Remember meForgot password?
    Log in with Twitter

Rangel promises to tax the rich through healthcare reform package

By Michael Krebs     Jul 11, 2009 in Politics
As Democrats seek to push through a healthcare reform plan that features 'graduated surtaxes' as early as Monday, Republicans are quick to cite the impact on small businesses.
The healthcare reform debate took a more acrimonious and partisan turn on Friday when House Democrat Charlie Rangel, Chairman of the Ways and Means Committee, promised separate higher individual income brackets for special taxes to help fund the bloated $1 trillion healthcare reform bill that is attempting to make its way through congress.
Moderates in the Democratic Party are concerned with the current healthcare reform package and are requesting that the Democratic leadership take more time to review numerous provisions.
"Ways and Means Committee Chairman Charlie Rangel said Friday the plan would include three different surtax rates that would affect people making $350,000, $500,000 and $1 million a year, respectively," Politico reported.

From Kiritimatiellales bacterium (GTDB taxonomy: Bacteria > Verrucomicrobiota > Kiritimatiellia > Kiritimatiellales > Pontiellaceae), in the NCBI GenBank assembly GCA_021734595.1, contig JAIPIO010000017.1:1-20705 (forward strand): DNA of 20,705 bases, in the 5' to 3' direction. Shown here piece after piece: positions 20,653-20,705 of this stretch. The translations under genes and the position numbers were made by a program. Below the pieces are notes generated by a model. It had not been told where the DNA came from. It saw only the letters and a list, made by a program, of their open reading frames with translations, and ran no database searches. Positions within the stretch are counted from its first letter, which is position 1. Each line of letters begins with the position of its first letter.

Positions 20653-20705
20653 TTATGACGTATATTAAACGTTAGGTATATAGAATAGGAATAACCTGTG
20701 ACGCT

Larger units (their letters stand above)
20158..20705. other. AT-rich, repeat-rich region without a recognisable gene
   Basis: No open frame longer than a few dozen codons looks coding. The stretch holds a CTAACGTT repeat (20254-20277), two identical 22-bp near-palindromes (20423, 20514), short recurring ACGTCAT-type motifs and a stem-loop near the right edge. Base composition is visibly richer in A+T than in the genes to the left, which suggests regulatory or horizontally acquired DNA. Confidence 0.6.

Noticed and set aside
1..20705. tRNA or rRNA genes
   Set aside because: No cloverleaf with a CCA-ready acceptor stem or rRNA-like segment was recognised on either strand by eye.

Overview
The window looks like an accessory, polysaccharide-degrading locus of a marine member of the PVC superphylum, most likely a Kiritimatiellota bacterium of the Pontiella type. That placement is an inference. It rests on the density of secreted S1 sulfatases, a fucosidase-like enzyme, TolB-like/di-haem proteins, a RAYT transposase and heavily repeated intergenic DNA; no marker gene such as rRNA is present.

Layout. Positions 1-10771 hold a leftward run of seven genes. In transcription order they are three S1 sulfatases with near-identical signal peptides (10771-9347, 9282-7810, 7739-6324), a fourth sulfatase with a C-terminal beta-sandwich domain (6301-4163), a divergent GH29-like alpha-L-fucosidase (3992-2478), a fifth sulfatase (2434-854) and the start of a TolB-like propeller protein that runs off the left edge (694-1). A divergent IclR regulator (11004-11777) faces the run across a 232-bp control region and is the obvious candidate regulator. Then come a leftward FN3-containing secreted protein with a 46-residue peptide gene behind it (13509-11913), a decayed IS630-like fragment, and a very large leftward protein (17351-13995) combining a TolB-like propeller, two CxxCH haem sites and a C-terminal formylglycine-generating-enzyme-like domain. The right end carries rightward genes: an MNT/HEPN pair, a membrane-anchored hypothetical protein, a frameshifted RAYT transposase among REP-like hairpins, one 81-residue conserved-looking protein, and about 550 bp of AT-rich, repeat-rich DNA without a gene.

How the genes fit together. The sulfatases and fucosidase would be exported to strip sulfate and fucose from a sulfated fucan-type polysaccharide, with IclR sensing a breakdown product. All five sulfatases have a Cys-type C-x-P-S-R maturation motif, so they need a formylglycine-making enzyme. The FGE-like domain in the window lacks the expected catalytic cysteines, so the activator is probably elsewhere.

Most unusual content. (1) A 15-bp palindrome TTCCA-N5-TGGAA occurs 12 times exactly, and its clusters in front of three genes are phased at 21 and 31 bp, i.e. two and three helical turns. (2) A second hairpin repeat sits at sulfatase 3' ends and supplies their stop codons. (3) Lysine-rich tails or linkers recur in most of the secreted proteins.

The idea of hitting one individual income group over another is not a new concept among Democratic lawmakers.
"We have decided instead of putting pieces of different revenue raisers together that the best that we can do would have graduated surtaxes," Rangel said.
Democrats are seeking to introduce the legislation Monday, and the rush has both Republicans and moderate Democrats concerned.
"In the middle of a serious recession, with unemployment nearing double digits nationwide, the last thing we need is a tax increase on small businesses, which will cost the American economy even more jobs," said Republican leader John Boehner's spokesman Michael Steel, according to Politico.
Small businesses power much of the American economy, and moderate Democrats simply do not see the need for a Monday introduction.
"I think that would probably be a mistake to introduce it on Monday," said Rep. Mike Ross, moderate Democratic "Blue Dog" point man on health care, according to Politico. "They've agreed to have further negotiations with us on ways to improve the bill and hopefully they won't file the bill until those negotiations have occurred."
More about Rangel, Healthcare reform, Taxes, Legislation, Wealthy
More news from